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Beginner's Stress, Code and the Importance of Mental Health in Bootcamp

squidzmckenzie profile image Lucas N. ・3 min read

So I have just finished my 7th week of my 9 week web dev bootcamp, and what can I say? I absolutely love it! I have learned so much, met some of the most wonderful people, both staff and student, and I'm getting so excited being that much closer to making the change to an awesome career path in front end web development. However, I have noticed over time that I've been increasingly more on edge, insecurities have been creeping in, anxieties have been peaking, and of course, getting that overwhelming feeling of imposter syndrome.

Just to be open a little bit, I do have clinical depression along with general and social anxiety disorders, and I'm sure I'm not alone here. Now I truly enjoy coding, the feeling of solving a problem to make make your function work properly or having your css look beautiful is honestly one of the most rewarding feelings I've ever had, and I intend to keep striving for that. However it's so easy to get sucked into your text editor, your vision starts tunnelling into it, and next thing you know you spent 5 hours looking through article after article trying to find out the solution to your very specific React problem. It's easy to say that maybe you're not bright enough for this job, that your brain doesn't think "logically" enough. That whatever you type in, you just naturally expect it not to work. I have been here, and am still struggling with this mindset as of writing this, and undoubtedly there will be more.

Now I may not be a professional, so take what I say with a grain of salt, but please TAKE BREAKS. When you're getting upset at your code or feeling overwhelmed, sometimes it's best to just step away, do something that helps ease your mind. The fact that we are doing what we can to learn is AWESOME. We are totally bright enough for this job, sometimes the time it takes varies depending on the subject, and it is totally OK to have trouble learning a topic. Not everyone is going to get it right away (it is literally learning new languages for goodness sake).Web development is tricky, it can seem daunting at times, and it's no fault of one's own if you aren't getting it.

Another thing that I have found comfort in is just how supportive the webdev community has become (shout-outs to Juno college cohort 25!), there are so many resources out there with so many programmers who are willing and eager to help. So many people I've met actively want to see us grow, learn and become amazing developers in our own right. You got a lot of people who want to see you succeed, even if you don't quite know it.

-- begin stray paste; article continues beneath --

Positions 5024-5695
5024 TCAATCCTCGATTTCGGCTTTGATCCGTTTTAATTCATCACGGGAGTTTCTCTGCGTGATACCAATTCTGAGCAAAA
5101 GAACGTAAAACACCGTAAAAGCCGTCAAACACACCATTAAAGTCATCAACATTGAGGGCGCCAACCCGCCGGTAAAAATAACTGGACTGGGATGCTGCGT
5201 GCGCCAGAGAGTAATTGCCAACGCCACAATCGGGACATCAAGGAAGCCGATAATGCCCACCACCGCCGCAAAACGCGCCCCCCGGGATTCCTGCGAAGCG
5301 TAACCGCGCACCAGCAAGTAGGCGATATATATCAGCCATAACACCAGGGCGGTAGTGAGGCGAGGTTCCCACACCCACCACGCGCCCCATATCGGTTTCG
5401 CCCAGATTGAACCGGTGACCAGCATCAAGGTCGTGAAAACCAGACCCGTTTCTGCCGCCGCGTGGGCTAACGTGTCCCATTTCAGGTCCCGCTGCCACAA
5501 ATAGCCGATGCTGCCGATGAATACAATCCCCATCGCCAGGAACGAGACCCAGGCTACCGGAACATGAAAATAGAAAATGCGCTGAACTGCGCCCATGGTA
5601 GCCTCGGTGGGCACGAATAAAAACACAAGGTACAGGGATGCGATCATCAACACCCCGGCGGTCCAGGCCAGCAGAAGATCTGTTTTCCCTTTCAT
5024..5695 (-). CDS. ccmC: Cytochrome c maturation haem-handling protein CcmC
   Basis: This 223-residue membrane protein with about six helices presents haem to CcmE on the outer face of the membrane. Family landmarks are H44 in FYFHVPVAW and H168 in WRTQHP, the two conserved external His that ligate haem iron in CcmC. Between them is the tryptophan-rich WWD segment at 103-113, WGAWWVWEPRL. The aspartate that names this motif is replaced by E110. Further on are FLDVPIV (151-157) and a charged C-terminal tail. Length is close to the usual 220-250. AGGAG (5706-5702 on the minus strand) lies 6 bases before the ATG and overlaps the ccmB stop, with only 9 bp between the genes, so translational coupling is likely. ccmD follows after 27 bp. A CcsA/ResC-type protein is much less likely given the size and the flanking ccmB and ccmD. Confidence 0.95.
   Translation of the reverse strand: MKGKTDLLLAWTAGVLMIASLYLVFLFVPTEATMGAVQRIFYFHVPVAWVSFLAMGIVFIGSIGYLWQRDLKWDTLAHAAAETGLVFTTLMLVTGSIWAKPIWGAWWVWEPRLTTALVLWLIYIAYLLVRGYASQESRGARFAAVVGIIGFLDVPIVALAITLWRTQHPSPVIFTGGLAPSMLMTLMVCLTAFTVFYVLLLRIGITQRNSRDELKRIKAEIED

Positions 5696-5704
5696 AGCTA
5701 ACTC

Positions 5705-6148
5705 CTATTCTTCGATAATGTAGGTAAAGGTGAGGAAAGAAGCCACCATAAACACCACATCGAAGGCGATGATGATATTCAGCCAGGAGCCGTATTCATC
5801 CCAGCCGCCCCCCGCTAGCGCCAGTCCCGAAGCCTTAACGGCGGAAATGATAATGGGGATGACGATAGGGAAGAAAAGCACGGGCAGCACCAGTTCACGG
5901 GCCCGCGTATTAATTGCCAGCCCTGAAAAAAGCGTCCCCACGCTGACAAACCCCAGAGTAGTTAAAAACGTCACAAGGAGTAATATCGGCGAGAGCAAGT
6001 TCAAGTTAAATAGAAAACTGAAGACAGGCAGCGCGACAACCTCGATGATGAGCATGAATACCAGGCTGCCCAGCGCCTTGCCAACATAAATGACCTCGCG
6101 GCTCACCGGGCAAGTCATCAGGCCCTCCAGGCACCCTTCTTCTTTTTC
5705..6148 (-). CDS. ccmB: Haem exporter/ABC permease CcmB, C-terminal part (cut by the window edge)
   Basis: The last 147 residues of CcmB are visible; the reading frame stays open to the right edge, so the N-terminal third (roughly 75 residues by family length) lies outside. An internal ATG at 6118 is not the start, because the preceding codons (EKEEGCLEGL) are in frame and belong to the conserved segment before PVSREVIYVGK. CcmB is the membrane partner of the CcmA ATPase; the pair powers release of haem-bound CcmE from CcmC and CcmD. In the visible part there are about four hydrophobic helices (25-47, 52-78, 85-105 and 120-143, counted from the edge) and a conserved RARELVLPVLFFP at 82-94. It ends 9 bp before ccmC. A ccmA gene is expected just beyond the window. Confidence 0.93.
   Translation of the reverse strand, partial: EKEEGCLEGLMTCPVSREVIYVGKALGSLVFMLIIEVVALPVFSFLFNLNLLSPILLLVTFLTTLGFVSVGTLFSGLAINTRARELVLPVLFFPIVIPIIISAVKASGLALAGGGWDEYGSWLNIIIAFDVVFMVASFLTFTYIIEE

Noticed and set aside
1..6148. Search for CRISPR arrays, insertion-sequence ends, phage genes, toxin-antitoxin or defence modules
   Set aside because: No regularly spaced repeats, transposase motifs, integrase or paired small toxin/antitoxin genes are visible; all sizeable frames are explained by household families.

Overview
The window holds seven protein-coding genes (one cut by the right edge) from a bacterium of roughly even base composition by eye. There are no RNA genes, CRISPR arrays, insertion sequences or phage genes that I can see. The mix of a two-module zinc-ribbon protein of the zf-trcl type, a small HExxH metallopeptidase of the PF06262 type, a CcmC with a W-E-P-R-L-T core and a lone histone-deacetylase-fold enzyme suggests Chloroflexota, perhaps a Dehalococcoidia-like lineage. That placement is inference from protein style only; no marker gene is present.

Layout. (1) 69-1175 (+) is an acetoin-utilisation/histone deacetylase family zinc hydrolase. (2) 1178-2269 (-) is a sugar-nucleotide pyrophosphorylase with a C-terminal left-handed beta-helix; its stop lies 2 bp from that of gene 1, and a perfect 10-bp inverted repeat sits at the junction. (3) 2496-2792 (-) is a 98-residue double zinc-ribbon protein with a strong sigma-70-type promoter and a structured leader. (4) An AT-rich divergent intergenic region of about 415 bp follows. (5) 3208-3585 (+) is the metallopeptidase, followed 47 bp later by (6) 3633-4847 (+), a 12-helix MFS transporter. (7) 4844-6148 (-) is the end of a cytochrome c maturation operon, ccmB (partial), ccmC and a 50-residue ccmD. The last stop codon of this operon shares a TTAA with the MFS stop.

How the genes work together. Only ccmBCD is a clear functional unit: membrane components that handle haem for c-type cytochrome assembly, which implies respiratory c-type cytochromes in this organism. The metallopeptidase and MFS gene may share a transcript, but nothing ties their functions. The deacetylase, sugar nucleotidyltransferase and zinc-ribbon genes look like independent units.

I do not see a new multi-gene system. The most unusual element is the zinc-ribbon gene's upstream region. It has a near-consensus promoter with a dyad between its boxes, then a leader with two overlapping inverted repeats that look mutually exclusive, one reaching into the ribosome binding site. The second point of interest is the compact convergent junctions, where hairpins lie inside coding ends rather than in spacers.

So in short, it's ok to not know things. It's ok to take breaks and de-stress; be that drawing, cooking, or just looking at cat gifs. It is absolutely ok (and encouraged) to ask for advice. Keep coding to your heart's content, but remember, chances are no one is going to die because you didn't pass in the props correctly, it's not worth getting all worked up over it. Easier said than done, right?
Either way, if you're feeling like you're struggling, just know at the very least this dev-in-the-works is right there with you, cheering you on.

Discussion

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ecsyoungcodes profile image
Sui

You are amazing Lucas, one of the warmest and brightest souls I've met in this cohort. I've enjoyed witnessing your growth, your triumphs, and you as a person and how I and many others got to know you better over the last 2+ months. You're absolutely right about everything here, and the imposter syndrome is creeping for me too. As I understand it, it's not something that ever goes away, tech evolves so quickly, that I don't think anyone really gets to feel like they have sure footing on anything. I think you're doing amazing though, everyone is, and I look forward to being able to continue to witness your journey!!

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egilhuber profile image
erica

HUGE +1 on taking breaks! I'm pretty sure plenty of quality breaks are what got me through bootcamp. It was also heavily encouraged - going and taking a walk, grabbing a snack, etc - getting away from the keyboard is often what really helps move that roadblock. One of the biggest soft skills I learned at bootcamp is that in a field like this, it's super important to give yourself permission to take a breather.

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dechariot profile image
dechariot

I am in 12 weeks bootcamp web dev now. Your article help me anyway. Thank you 👍

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abhishekpakhare97 profile image
Abhishek Ramesh Pakhare

You have so beautifully presented the solution 👌👌👌